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Reduction in opiate activation after chronic electroconvulsive shock--possible role for endorphins in the behavioral effects of convulsive shock treatment.

Abstract
Group-housed adult male Sprague-Dawley rats were given a series of 4 exposures to electroconvulsive shock therapy or equivalent handling without shock (sham treatment). Twenty-four hours after the final treatment the rats were given vehicle or one of two doses of morphine intraperitoneally, and motor activity was assessed by remote sensing for 60 min. A significant shift of the normal dose-response curve towards the right was seen after electroshock. This may point to cross-tolerance between electroshock and opiates upon this behavioral measure. The results are consistent with the hypothesis that endorphins may mediate certain aspects of electroshock.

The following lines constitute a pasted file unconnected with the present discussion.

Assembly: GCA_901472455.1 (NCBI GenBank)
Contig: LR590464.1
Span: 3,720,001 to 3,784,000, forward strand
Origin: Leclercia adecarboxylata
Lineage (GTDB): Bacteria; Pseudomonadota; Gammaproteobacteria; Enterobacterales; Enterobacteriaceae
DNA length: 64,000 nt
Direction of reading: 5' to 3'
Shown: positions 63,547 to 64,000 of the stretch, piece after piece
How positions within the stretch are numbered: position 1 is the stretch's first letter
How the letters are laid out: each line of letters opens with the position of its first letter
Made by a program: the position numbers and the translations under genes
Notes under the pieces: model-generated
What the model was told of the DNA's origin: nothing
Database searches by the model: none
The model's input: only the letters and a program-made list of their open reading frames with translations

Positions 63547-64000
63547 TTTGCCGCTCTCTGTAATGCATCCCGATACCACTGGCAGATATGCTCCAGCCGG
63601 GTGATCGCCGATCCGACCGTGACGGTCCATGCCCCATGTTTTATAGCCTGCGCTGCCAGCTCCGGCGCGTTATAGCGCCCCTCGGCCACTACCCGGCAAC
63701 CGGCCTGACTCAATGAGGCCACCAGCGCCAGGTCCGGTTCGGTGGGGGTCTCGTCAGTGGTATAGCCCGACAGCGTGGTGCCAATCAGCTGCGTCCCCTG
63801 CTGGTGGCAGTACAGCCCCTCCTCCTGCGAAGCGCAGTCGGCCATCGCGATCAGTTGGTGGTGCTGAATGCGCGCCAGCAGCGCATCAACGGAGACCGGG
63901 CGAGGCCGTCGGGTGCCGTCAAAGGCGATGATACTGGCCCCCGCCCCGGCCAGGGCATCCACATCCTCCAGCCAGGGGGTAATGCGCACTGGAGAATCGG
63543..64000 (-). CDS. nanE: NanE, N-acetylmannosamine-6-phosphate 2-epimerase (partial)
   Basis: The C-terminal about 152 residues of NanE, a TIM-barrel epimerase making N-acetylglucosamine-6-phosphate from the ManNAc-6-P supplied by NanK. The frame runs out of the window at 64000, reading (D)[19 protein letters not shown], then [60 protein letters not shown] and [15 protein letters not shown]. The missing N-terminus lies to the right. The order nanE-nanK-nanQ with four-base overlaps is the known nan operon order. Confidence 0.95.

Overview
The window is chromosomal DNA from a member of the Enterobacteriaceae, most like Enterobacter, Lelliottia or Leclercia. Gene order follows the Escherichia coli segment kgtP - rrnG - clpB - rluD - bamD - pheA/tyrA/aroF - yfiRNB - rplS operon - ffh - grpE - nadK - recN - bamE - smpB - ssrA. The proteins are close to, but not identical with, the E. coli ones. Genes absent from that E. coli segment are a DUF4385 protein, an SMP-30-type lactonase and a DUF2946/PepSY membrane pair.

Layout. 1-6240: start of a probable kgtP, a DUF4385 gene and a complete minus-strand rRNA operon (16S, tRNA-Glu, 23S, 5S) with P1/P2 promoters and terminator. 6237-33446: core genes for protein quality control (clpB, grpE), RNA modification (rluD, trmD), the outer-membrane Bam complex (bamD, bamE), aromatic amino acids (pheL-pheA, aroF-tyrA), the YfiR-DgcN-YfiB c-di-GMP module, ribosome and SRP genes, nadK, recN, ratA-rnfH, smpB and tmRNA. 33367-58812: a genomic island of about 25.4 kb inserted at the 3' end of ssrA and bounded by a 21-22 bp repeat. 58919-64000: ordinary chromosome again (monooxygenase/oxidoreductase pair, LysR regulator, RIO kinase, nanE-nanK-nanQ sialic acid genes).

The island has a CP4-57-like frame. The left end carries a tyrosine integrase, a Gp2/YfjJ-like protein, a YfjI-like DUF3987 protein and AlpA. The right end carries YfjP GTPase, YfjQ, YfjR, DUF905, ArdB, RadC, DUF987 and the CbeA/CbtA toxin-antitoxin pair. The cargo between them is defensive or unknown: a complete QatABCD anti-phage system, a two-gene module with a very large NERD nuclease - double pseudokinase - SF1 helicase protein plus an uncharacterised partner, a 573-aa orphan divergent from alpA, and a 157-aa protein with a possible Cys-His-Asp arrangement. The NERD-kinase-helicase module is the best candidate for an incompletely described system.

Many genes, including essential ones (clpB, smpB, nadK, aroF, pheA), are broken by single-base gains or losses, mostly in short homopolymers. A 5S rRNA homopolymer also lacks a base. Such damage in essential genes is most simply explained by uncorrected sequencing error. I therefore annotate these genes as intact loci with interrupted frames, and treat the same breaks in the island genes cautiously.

AuthorsR J Katz, K Schmaltz
JournalNeuroscience letters (Neurosci Lett) Vol. 19 Issue 1 Pg. 85-8 (Aug 1980) ISSN: 0304-3940 [Print] Ireland
PMID7052517 (Publication Type: Journal Article, Research Support, U.S. Gov't, P.H.S.)
Chemical References
  • Endorphins
  • Morphine
Topics
  • Animals
  • Brain (physiology)
  • Drug Tolerance
  • Electroconvulsive Therapy
  • Endorphins (physiology)
  • Models, Neurological
  • Morphine (pharmacology)
  • Motor Activity (drug effects)
  • Rats
  • Rats, Inbred Strains

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